Waves Enterprise, which has completed the Waves business-oriented project, announced the launch of a blockchain voting system that is primarily focused on business and governance.
The Waves blockchain system is used at every stage of the voting process, with votes recorded and then counted with fully encrypted protections. The symmetric cipher is used for accurate voting without the need to reveal the identity of the person who throws each sheet.
Although the system is primarily intended for low-performance environments such as corporate governance, the technology has recently been tested in Russia during local and parliamentary elections.
The team says experience has shown that the platform is ready for distribution, but the overall product is somewhat different from what was used in Russia, Artyom Kalikov, head of product, told Cointelegraph:
“These variants used a voting system developed jointly with Rostelecom […], which is based on a similar encryption protocol, but has many important differences. For example, it uses Russian encryption, has different identification and anonymity mechanisms, [and] the voting process changes. ”
While Kalikov said the Brazilian government is also looking into the potential implementation of blockchain voting, the current product is for corporate voting and board voting – a market that Waves estimates is worth $ 100 million worldwide.
Different target customers made the platform available to the audience. During the elections in Russia, the platform was criticized by some for the inability of outside parties to contact and verify the nodes of the blockchain. Kalikov said the commercial version runs on the Waves Enterprise Mainnet, an authorized but public blockchain.
The platform uses a variety of technologies to prevent voting and voting fraud. Kalikov said using the blockchain and signing cryptocurrency transactions ensures that the survey will not be altered or deleted after it is stored in the ledger. He went on to explain:
“The use of symmetric encryption makes it possible to automatically collect election results without decrypting each individual poll, which ensures the confidentiality of the poll. The use of a distributed key generation protocol and multiple independent encryption servers eliminates the possibility of a single player with a “master key” and ensures that no one can decode the results or see individual votes until the poll is complete. ”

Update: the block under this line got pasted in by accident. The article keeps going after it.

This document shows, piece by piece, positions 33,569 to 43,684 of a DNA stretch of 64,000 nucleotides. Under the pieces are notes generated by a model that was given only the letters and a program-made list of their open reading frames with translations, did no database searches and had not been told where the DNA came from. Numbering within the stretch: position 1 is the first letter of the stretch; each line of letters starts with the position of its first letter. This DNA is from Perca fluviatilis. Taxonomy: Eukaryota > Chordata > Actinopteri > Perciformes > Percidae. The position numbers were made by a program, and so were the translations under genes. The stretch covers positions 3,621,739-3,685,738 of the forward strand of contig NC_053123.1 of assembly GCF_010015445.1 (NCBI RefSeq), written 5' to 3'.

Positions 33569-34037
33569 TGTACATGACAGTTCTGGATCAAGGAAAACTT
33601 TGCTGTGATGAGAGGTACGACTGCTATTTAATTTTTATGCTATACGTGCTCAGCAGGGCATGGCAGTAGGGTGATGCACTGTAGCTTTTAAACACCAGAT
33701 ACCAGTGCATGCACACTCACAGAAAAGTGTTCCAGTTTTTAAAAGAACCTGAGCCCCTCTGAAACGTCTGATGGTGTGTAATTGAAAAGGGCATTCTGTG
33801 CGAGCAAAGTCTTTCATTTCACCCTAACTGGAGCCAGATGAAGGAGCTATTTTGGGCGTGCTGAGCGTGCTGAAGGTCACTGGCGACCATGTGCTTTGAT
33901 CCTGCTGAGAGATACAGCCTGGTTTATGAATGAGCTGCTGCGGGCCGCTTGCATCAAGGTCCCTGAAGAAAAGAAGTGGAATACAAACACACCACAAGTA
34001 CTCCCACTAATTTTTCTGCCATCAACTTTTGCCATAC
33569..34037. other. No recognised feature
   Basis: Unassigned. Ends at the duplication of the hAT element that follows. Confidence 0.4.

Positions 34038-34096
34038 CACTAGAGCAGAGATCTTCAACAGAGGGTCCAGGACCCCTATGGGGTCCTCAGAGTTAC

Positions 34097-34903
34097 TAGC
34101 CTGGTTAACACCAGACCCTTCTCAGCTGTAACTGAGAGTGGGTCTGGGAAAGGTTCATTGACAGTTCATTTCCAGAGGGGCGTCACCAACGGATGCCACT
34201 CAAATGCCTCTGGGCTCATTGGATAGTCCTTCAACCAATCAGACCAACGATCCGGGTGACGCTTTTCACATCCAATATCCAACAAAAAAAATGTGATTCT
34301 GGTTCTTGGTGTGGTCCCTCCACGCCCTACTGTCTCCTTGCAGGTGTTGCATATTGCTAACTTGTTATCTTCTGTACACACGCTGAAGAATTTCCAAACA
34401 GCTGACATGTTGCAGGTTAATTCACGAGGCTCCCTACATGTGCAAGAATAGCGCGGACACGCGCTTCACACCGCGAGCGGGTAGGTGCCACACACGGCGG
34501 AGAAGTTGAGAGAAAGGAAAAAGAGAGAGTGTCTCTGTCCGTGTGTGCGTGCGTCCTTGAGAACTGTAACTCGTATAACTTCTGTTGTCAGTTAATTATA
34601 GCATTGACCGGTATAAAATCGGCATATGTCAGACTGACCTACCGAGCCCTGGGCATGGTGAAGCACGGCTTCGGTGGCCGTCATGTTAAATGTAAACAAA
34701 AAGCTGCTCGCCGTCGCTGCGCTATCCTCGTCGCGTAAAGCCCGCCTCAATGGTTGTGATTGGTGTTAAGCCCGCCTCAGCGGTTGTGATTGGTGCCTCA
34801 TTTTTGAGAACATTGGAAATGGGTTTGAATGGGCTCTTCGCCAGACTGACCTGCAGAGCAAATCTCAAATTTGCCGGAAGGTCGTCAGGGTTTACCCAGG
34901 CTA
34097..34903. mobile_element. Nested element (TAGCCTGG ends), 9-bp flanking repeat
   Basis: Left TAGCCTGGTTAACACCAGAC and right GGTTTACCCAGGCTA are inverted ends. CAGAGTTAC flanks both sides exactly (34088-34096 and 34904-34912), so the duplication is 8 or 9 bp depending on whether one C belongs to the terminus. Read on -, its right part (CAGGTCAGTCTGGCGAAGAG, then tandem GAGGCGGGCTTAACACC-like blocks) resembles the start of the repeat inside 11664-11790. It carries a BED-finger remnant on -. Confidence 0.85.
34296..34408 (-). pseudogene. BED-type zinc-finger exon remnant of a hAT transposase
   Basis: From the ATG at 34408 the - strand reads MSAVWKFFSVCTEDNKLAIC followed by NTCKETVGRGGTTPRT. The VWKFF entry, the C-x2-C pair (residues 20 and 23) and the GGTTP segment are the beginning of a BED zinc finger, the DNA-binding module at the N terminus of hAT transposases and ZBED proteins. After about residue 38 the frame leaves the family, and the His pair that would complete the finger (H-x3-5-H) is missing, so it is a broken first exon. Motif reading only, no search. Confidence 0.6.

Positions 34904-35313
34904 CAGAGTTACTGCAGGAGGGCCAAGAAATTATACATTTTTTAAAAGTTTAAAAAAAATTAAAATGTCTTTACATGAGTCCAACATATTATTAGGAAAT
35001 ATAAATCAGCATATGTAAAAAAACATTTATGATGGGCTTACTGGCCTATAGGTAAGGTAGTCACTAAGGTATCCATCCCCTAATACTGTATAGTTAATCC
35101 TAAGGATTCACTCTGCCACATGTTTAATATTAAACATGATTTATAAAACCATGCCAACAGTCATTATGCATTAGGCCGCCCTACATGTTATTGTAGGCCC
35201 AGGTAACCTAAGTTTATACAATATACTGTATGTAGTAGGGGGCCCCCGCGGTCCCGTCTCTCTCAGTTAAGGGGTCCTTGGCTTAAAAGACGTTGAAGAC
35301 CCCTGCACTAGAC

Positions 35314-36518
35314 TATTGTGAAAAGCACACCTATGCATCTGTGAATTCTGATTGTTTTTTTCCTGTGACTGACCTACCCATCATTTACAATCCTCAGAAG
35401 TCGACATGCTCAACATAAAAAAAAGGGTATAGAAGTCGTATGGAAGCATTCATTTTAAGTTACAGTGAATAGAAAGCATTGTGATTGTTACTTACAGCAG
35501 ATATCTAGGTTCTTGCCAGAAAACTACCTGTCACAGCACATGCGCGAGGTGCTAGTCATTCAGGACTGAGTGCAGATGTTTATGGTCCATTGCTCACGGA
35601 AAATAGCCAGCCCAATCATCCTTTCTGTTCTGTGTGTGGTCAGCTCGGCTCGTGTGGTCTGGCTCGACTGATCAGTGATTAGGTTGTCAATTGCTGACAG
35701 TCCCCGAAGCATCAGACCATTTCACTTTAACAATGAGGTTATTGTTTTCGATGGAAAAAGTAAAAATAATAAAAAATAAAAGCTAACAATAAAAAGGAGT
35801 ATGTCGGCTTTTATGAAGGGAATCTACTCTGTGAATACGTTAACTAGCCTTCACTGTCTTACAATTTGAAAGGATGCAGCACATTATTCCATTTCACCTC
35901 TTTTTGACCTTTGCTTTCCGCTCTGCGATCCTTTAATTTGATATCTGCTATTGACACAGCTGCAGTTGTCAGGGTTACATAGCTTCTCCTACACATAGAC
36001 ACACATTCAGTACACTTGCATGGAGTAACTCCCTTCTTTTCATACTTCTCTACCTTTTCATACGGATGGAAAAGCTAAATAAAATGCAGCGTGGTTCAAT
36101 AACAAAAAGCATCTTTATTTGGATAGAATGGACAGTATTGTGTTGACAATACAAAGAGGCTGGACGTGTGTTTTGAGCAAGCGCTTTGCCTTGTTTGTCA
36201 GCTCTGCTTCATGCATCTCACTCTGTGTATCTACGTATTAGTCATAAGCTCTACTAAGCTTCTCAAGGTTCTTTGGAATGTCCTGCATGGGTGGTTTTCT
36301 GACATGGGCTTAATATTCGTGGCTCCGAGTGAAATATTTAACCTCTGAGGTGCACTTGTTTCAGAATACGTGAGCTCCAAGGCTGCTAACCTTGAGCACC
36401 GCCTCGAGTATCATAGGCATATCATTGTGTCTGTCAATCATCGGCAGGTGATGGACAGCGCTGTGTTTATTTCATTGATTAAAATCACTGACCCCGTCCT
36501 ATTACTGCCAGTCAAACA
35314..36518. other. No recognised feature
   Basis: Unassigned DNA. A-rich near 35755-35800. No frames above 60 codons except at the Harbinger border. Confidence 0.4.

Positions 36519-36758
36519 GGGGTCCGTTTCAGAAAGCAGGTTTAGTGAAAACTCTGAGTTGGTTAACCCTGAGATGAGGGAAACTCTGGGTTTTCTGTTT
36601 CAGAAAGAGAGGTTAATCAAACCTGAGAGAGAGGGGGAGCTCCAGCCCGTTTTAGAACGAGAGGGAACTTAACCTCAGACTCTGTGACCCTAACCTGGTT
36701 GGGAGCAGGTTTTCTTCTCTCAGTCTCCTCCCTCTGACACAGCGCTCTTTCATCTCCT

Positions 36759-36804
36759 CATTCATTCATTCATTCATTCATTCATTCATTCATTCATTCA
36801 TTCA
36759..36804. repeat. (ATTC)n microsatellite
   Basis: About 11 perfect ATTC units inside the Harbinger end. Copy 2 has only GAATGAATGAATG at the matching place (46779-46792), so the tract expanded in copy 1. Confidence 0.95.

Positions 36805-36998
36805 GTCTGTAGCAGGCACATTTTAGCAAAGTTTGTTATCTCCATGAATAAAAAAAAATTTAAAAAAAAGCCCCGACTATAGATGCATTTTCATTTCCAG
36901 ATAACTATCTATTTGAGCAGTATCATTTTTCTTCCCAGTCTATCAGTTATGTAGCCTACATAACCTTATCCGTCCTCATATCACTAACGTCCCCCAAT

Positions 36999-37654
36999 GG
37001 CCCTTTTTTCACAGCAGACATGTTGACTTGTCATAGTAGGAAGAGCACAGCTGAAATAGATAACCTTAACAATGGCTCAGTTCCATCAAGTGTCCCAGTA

Overall, the combination of crypto technologies, blockchain, and control and balancing systems aims to reduce the likelihood of fraud in the selection process. However, exploiting potential blockchain or backdoor errors does not prevent, as some other platforms have shown.
Provided the electoral system is sustainable, the statute remains as reliable as the voter registration process. Electoral fraud is often associated with falsified or falsified ballot papers — for example, by casting ballots on behalf of deceased, criminals, or unqualified voters; Nudge or bother voting for a specific candidate; Or leave loopholes allowing the same person to cast multiple votes.
Kalikov said that voters are registered using a public and private key system. Smart contracts keep records of all valid voters using their public keys, while each private key remains on their personal devices. To protect against unfair voting, the system allows voters to change preferences at any time before the end of the election.
Kalikov noted that the system “, of course, cannot protect users’ personal devices from hacking, loss or user-initiated key transfer.” When developing voting software that secures private keys, users must still “follow e-health rules – use anti-virus software and install the latest operating system updates.”
In the future, Kalikov added, the team plans to introduce technologies that allow authenticating the identity of each user. However, in a corporate setting, the current decision may be sufficient – it may be easier to detect forgery with additional ballots in elections to non-governmental organizations.